Arborvitaes (Platycladus orientalis, Thuja occidentalis) are coniferous shrubs and trees with yellowish green, needlelike foliage. The dense, evergreen growth of these plants make them useful for creating hedges, windscreens and topiaries. The tree foliage is soft and feathery when young and grows more scalelike with age. Arborvitaes are best pruned and trimmed during late spring, if at all.
Recommended Trimming Time
Conifers that have enough space to develop to their full mature form and are being allowed to develop freely do not require pruning, except to remove any damaged or dead branches. The best time to prune an arborvitae is during late spring just before new growth starts on tree, recommends the North Dakota State University Extension. Avoid cutting back beyond the green foliage as this will create permanent bare spots on the tree.
Reasons for Trimming
Conifers like arborvitaes are trimmed for specific reasons. These include keeping the tree to a required height, such as in the case of screens and hedges. Frequent trimming for specific shapes and sizes gives the impression that the plants are growing very slowly. If a conifer is trimmed once to alter its normal growth pattern, it requires continual pruning and trimming at least once a year in late spring before the tree starts to produce fresh growth.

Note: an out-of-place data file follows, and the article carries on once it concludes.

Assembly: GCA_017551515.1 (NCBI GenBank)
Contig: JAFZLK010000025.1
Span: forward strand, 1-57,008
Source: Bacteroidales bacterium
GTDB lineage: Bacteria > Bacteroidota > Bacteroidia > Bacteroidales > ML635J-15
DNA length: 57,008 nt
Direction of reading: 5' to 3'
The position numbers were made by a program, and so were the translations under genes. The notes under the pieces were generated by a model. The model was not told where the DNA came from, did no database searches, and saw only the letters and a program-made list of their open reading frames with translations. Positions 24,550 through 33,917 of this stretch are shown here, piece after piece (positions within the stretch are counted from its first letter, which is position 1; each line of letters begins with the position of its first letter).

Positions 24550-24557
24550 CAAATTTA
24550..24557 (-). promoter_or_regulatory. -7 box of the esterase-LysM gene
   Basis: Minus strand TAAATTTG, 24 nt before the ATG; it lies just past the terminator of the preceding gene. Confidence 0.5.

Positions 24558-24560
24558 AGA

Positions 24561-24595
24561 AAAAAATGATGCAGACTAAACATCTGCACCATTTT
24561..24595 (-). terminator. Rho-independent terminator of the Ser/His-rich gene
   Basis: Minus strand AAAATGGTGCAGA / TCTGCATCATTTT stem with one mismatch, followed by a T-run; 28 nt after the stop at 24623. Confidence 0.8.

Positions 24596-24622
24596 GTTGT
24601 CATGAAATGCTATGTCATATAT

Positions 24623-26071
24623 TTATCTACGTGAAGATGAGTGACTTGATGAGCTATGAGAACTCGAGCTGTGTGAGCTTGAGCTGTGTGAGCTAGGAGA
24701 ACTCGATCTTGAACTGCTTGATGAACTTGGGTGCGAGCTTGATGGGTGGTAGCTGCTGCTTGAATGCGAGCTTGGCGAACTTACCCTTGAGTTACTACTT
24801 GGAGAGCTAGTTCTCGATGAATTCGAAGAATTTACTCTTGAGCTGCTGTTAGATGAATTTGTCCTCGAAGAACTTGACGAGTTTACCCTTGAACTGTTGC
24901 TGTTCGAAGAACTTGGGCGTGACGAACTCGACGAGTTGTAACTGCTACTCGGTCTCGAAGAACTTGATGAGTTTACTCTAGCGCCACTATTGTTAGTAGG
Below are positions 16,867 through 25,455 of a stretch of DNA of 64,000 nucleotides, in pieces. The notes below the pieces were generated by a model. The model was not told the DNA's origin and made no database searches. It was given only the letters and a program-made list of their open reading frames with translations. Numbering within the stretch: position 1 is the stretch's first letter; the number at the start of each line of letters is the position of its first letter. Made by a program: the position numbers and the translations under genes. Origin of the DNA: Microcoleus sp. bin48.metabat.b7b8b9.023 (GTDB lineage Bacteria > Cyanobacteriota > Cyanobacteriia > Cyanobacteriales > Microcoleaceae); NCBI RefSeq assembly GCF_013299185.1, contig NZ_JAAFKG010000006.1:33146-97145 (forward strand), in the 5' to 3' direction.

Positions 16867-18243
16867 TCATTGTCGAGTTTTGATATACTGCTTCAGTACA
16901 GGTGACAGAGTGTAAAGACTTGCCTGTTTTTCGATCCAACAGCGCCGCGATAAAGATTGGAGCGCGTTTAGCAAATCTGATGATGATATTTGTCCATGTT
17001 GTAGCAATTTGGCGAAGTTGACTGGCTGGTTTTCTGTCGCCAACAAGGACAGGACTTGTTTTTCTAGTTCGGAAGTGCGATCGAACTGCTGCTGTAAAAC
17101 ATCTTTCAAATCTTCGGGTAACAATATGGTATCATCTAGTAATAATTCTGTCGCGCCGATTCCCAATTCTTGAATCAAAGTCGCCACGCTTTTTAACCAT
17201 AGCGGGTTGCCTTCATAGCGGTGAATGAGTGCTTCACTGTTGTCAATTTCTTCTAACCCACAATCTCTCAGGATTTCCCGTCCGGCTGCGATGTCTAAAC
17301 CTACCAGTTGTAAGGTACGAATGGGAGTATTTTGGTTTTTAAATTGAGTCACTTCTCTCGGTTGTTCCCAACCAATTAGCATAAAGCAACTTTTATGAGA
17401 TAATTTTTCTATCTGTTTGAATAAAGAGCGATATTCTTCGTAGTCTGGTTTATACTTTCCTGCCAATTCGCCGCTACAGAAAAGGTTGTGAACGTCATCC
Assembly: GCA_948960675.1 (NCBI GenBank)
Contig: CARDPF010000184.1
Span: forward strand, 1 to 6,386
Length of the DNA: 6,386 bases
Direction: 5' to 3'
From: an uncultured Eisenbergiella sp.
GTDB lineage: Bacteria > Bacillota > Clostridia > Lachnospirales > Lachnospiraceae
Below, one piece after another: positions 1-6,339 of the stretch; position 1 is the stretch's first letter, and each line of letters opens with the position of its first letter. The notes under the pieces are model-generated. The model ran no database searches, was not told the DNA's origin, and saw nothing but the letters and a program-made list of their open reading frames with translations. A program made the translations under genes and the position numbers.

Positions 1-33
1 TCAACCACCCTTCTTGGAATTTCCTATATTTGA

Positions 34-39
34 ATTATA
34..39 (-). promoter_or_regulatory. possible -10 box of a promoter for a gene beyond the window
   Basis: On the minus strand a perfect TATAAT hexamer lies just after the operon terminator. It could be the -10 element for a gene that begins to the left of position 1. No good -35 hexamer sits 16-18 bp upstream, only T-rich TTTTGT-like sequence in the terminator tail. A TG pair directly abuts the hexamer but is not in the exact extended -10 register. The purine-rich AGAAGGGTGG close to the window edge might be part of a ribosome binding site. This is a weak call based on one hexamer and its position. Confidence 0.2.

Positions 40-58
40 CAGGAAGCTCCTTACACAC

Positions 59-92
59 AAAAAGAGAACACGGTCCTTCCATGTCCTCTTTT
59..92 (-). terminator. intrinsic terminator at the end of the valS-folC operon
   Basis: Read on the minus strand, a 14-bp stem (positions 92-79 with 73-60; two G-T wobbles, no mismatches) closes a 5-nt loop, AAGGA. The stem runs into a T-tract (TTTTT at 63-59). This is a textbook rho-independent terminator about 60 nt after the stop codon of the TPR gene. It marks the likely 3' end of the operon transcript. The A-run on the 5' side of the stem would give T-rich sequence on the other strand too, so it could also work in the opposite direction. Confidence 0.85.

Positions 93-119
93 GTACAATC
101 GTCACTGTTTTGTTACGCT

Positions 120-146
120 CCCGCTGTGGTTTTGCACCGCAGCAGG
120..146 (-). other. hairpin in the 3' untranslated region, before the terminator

Trimming Arborvitae Hedges
Arborvitaes makes good hedges and screens since the plants not only produce dense growth but also retain their lower branches longer than other evergreens like firs and pines. Let the arborvitae hedge grow for a year or two then start trimming the sides and top annually in late spring before new growth starts. This produces tight growth and helps branches grow closer to the ground. Trim the sides to maintain a manageable width. Keep the top of the trees narrow than the base to ensure light and air circulation to the lower branches.
Hard pruning can be required to bring a severely overgrown hedge back into form. Unfortunately hard and severe pruning is tolerated only by deciduous plants. Evergreens generally respond poorly to severe pruning. Arborvitaes will survive a hard pruning only when young and only if healthy. If an overgrown arborvitae hedge is an eyesore, it should either be trimmed at the present height as an informal hedge or removed entirely, suggest Lewis Hill and Penny O'Sullivan in "The Pruning Answer Book."
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